Cal Crutchlow fought hard to get into podium position, but couldn't advance past sixth-place by the finish at Mugello.
says he must improve his performance in the opening laps in MotoGP after he returned to the top six in Mugello. The Monster Yamaha
Tech 3 rider bemoaned his pace on a full fuel load and also pledged to improve his starts after another poor launch off the line at the start of the 23-lap clash.
Crutchlow fought his way back into sixth and was only 1.4 seconds off teammate Andrea Dovizioso
in third at the checkered flag, but his hopes of breaking his premier class podium duck unraveled in the early stages. He was only ninth at the end of the first lap and at the halfway stage of the race he was over six seconds behind the battle involving Dovizioso and Stefan Bradl for third.
Crutchlow latched onto the back of Valentino Rossi
’s factory Ducati for the second half of the race but couldn’t force the Italian legend into an error.
The former World Supersport champion later said: “My main concern now is to be pole at every race because my starts are that s**t I might as well start at the back of the grid. It was a disaster start but our main problem is the bike on the full fuel load. I’m really struggling with that. When we are braking we can’t stop. In practice and qualifying we can but it seems when I am with people I can’t do it. The only place I finished really close to the front is Jerez
and if you look at that race the first six laps when the fuel was going down we were cruising round through some damp patches. But when these guys push at the start I just run wide everywhere. Ben (Spies) looks the same and so does Valentino because as the race went on we got faster.”
Crutchlow was happy to return to the top six for the seventh time in 2012 after he passed Nicky Hayden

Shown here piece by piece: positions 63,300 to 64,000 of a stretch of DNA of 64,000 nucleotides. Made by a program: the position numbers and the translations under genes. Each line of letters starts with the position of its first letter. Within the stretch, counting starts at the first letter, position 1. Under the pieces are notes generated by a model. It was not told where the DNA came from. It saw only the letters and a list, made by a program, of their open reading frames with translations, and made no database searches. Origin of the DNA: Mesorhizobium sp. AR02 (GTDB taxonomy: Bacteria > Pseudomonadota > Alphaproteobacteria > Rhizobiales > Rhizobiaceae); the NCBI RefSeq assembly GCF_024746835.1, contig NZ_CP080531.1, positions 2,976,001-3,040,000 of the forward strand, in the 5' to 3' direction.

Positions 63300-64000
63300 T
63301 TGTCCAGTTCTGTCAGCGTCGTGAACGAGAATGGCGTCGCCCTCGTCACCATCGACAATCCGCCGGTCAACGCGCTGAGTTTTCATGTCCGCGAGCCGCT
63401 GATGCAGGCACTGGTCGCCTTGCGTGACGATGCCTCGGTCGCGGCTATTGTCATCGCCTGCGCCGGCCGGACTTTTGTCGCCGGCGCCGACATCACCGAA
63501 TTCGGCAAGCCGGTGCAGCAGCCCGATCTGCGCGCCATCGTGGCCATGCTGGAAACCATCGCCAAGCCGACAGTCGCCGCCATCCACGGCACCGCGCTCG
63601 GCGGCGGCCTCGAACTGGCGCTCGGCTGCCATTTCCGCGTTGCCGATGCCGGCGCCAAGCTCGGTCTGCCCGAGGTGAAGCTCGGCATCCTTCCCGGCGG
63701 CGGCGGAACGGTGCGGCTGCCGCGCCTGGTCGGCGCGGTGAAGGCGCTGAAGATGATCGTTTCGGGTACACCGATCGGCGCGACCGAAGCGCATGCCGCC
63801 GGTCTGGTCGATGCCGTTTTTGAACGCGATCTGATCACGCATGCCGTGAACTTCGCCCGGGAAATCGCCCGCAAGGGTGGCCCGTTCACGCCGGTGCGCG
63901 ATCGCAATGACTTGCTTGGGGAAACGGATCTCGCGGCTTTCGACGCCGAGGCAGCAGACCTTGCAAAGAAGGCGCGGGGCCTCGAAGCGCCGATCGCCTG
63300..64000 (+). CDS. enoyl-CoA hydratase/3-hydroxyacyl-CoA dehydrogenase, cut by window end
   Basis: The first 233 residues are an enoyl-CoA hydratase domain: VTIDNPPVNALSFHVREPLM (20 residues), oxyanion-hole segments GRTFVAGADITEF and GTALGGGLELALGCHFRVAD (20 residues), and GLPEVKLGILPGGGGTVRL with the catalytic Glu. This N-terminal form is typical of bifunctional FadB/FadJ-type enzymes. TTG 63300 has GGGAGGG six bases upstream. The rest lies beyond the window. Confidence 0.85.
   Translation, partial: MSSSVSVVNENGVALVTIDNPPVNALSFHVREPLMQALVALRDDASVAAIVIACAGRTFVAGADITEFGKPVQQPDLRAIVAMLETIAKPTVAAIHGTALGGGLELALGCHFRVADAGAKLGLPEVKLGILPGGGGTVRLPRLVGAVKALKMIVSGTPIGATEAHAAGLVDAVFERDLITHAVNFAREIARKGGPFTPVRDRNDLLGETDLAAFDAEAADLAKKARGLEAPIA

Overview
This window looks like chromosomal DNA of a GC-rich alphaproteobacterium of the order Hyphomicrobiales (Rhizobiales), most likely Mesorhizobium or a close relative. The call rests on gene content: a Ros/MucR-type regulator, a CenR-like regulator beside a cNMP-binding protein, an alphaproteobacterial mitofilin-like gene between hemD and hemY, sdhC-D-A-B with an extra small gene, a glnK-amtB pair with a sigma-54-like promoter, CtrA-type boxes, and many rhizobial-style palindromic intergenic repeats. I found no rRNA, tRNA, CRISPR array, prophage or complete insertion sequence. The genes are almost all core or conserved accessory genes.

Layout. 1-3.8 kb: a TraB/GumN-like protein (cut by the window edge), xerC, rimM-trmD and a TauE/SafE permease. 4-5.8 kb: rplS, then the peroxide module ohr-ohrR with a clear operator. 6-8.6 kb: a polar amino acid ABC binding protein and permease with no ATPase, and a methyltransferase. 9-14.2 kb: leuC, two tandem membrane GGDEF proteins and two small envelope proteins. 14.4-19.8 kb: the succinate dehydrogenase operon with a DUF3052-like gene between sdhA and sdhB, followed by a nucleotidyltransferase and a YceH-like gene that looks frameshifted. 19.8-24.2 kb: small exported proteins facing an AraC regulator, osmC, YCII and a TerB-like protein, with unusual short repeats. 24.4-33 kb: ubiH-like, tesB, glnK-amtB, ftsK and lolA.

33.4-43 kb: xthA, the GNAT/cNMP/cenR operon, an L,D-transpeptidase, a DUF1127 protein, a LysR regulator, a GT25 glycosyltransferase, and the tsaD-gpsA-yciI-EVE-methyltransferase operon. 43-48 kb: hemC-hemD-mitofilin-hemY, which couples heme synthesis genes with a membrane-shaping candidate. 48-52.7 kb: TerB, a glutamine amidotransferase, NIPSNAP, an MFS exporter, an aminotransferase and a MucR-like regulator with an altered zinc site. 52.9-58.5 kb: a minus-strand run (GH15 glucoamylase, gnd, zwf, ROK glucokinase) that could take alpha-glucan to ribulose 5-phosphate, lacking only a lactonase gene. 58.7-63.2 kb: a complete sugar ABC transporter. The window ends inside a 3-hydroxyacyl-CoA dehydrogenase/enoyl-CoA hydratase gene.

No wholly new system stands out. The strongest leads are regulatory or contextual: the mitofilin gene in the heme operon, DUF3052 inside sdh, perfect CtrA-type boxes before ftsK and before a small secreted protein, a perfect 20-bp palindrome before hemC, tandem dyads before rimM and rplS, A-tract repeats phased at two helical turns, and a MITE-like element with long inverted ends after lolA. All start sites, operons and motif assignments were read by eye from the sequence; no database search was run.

’s factory Ducati at the final corner and he paid tribute to Rossi after the nine-time world champion kept him at bay from the third lap.
Crutchlow added: “It was an amazing race by Valentino to keep pushing like that and staying so consistent. He lifted me up in one corner. I ran a bit wide and thought I might tip in but if I had tipped then it would have been like (Marc) Marquez and (Pol) Espargaro in Catalunya and both of us would have crashed and both of us would have blamed each other. He rode well to pull that time back. I did a job on Nicky at the end, which we needed to do. I think I was eight seconds back after four laps so to come back to that I’m really happy. I did five laps in the race last year and now I’ve finished sixth and only one second off the podium. How Rossi rode just shows the skill he has and I can tell you he hasn’t lost it. His bike was very fast but I couldn’t even slipstream it. I was faster in the last sector and could have passed him but he would have passed me back down the straight. We’d have just ended up taking time out of each other and Valentino is never going to give in. I didn’t feel I had enough speed to break away from him but I was happy enough. I had planned to pass him at the last corner on the last couple of laps but with what happened with Nicky and Bradl completely screwed it up. He went by Nicky and I didn’t but I passed Nicky at the last corner where I was so strong all weekend. People might think I am coming away from here disappointed but at the end of the day I still finished a second off the podium and that is really close.”